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JavaScript React Basics Thinking in Components Components as Arrow Functions

Components as Classes vs Function or arrow functions.

in this course Guil Hernandez teach us how to create basic components using functions, but I've been wondering why not as a JS class from the beginning, using JS Classes save us a lot writing / time and the code it's much cleaner.

import React, { Component } from 'react';

class Header extends Component {
  render() {
    return (
      <header>
          <h1>Scoreboard</h1>
          <span>Players:1</span>
      </header>
    );
  }
}

export default Header;

Also thanks a lot for this awesome course, I really like every course you give Guil Hernandez, awesome work, keep it that way :).

4 Answers

Cooper Runstein
Cooper Runstein
11,836 Points

There is a big difference between function based components and class based components. Mainly class based components can have their own state -- this is not something you'll always want. You'll want only a few container components to have their own state, creating functional components makes sure you don't give state to components that shouldn't be managing state. Functional components can make things a lot easier to manage, you'll never be able to mutate state in a functional component, you can only interact with props. There are times where I only have a single class based component in my entire application with 20+ functional components.

hum... I have to keep experimenting, I'm new in react, I've been working for a while with angularjs and angular 2, where I work we use AngularJS and we do angular components using ES6 JS Classes, I know it's a different story but I thought that there was not a significant difference between function and es6 clases besides the way we write them, like I explained above I like to uses classes makes the code cleaner and easier to read.

import React, { Component } from 'react';
// Easily import components bits.
import Header from './header/header';
import Player from './player/player';

/*
 * No need of function declaration just class name and make sure it extends from component
 */
class Scoreboard extends Component {
  render() {
    /*
     * If I wanted to use props I don't need to function Scoreboard(props)
     * just {props.prop}
     */
    return (
      <div className="scoreboard">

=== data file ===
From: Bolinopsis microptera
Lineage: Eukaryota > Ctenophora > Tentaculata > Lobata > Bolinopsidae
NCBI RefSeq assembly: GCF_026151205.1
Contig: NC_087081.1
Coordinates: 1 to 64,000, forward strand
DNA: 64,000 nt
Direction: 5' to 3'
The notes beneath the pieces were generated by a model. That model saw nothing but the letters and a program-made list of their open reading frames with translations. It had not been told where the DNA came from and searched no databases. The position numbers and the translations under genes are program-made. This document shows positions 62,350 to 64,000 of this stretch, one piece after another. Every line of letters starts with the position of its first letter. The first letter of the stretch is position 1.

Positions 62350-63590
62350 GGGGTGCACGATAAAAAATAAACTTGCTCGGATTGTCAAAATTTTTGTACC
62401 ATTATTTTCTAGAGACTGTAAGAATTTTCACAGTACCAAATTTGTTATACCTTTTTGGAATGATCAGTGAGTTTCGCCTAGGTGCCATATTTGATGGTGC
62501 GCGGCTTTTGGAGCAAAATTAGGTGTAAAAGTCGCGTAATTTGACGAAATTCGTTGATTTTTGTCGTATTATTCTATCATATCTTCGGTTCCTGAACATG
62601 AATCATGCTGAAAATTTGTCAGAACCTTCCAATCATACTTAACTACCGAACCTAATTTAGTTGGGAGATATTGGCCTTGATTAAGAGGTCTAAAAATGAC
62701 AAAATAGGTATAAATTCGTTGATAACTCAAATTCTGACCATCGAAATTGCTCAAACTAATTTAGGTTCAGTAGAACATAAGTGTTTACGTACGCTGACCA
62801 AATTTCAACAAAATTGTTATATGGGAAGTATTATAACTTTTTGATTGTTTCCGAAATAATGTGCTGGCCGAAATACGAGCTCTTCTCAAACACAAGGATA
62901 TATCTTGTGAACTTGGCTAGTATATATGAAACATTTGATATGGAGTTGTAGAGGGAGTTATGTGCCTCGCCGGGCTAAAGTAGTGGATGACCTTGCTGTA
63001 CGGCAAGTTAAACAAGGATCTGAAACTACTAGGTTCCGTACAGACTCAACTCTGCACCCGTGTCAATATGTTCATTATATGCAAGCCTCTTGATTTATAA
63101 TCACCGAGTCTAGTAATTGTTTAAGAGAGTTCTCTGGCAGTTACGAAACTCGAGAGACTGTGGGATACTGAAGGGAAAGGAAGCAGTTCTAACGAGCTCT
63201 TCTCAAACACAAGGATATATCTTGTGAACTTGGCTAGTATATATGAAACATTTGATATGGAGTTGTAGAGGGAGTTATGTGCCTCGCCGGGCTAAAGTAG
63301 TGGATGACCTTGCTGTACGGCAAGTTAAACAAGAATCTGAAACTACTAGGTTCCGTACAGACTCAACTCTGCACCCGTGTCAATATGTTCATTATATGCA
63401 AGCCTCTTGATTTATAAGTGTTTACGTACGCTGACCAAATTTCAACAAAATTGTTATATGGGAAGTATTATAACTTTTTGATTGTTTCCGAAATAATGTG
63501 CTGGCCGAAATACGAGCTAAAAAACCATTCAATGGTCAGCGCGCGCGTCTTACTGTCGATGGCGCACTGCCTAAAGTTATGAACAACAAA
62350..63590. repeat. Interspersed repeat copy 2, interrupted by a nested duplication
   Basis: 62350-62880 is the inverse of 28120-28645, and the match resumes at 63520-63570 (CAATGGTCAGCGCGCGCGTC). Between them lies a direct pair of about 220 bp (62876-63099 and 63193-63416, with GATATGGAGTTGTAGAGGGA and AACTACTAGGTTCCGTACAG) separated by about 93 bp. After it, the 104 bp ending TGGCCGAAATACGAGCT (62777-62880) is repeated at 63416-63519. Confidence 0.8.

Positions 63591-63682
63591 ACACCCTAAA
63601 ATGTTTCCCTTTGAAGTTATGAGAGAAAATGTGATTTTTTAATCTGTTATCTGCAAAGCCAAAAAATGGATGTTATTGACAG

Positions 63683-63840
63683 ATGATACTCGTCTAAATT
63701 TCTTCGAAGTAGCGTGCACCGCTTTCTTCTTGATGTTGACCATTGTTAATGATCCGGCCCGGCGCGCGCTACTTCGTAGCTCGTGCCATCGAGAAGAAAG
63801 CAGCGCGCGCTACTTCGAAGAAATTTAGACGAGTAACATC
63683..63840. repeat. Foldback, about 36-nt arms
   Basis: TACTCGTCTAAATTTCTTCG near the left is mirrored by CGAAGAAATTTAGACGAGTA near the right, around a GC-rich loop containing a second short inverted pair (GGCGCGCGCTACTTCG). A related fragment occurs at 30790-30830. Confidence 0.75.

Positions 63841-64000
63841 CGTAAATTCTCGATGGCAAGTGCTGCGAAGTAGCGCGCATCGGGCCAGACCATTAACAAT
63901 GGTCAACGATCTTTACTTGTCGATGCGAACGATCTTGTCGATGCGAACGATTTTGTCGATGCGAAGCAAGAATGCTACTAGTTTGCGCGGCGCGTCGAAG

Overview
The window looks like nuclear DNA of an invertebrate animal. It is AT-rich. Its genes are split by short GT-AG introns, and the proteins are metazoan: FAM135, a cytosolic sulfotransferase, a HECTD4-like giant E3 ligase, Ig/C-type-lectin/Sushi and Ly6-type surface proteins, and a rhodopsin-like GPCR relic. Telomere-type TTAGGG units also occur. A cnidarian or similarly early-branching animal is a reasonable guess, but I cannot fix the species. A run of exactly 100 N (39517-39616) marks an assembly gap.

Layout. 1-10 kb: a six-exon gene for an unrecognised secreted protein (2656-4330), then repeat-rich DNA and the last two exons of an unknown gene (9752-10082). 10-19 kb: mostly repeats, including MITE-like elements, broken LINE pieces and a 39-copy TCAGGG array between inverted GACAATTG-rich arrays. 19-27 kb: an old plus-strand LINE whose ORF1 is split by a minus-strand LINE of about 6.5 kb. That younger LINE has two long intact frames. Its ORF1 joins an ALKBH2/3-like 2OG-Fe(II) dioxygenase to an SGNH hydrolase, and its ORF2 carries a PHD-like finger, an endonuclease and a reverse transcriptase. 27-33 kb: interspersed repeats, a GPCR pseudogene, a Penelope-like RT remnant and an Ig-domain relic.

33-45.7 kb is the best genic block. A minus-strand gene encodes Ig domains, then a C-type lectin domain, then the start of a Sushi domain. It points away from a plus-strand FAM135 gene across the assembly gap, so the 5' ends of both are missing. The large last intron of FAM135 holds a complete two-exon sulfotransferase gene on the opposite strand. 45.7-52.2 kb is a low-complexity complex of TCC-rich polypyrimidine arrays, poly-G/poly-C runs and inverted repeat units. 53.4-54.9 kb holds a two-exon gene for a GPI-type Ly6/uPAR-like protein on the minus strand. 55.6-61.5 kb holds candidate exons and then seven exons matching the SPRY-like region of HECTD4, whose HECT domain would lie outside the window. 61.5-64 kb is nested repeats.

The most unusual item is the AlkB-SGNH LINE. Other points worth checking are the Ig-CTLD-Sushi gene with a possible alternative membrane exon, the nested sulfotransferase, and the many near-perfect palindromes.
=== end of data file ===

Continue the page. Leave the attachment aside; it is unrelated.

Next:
<Header title="Scoreboard" totalPlayers={1}></Header>
        <Player></Player>
      </div>
    );
  }
}

export default Scoreboard;
Cooper Runstein
Cooper Runstein
11,836 Points

I would disagree, classes and functions are equally easier to read, but remember that 'classes' in JavaScript are more special syntax than anything else. In React all data flows top down, functional components essentially force you to follow that model. You can use classes for all components, but that gives every component the ability to run lifecycle methods and hold state. This is normally not a good thing, only top level components should be doing that sort of thing.

Cooper Runstein
Cooper Runstein
11,836 Points

I think a lot of it is personal preference, I know a lot of guys a lot better at React than I am have advised me to use functional components where I can, so that's what I do. I like the fact that you don't ever need to worry about this/binding issues, they're often easier to test, and they're always dumb components no matter what. If you work in a team, functional components are also a really obvious sign to others that might add to your code that the component is not meant to directly touch state or do much other than present itself.

Cooper Runstein you may be right, I'll try to read some more around the Internet, according to Guil Hernandez there isn't anything wrong with just declaring your components using classes from the beginning.

Again there are standards set by the community that are good to follow, I'll check the Airbnb react style guide.

https://github.com/airbnb/javascript/blob/master/react/README.md

Hi guys

Interesting discussion you are having and I learned a lot from what I read. I am a newbie with React and wondered why Guil chose to remain with the curly braces and parentheses. Isn't it also cleaner to remove them?

Thanks

p.s. Treehouse is absolutely brilliant and thank you for all of your great tutorials.

Aurelius

Blake Morrison
Blake Morrison
9,665 Points

I'm guessing Guil did that to explicitly show what is being returned from the component

The Airbnb React/JSX Style Guide has a paragraph on this subject that makes sense: If you don’t have state or refs, prefer normal functions (not arrow functions) over classes.

They also advise to steer away from arrow functions: If you don’t have state or refs, prefer normal functions (not arrow functions) over classes. What is your opinion in this?